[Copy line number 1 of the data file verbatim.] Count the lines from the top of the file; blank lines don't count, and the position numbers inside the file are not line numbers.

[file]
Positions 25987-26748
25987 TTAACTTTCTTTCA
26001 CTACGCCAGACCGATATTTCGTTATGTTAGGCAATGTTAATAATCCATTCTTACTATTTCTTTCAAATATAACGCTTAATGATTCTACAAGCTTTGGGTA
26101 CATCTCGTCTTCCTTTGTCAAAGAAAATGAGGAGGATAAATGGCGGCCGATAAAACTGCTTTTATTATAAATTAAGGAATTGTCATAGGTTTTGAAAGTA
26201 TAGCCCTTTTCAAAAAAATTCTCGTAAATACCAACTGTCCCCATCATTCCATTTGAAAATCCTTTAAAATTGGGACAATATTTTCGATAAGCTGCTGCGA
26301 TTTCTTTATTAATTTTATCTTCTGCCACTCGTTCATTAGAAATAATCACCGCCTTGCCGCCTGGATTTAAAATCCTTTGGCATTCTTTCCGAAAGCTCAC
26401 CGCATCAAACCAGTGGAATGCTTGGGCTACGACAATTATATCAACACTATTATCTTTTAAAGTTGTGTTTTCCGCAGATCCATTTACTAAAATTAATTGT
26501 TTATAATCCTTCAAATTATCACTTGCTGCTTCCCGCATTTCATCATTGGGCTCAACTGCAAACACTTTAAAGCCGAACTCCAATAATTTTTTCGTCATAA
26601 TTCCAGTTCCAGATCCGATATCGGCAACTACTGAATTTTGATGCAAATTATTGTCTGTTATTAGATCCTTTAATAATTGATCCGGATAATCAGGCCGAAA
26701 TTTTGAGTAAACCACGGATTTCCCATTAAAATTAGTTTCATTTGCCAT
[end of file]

Positions 25987-26748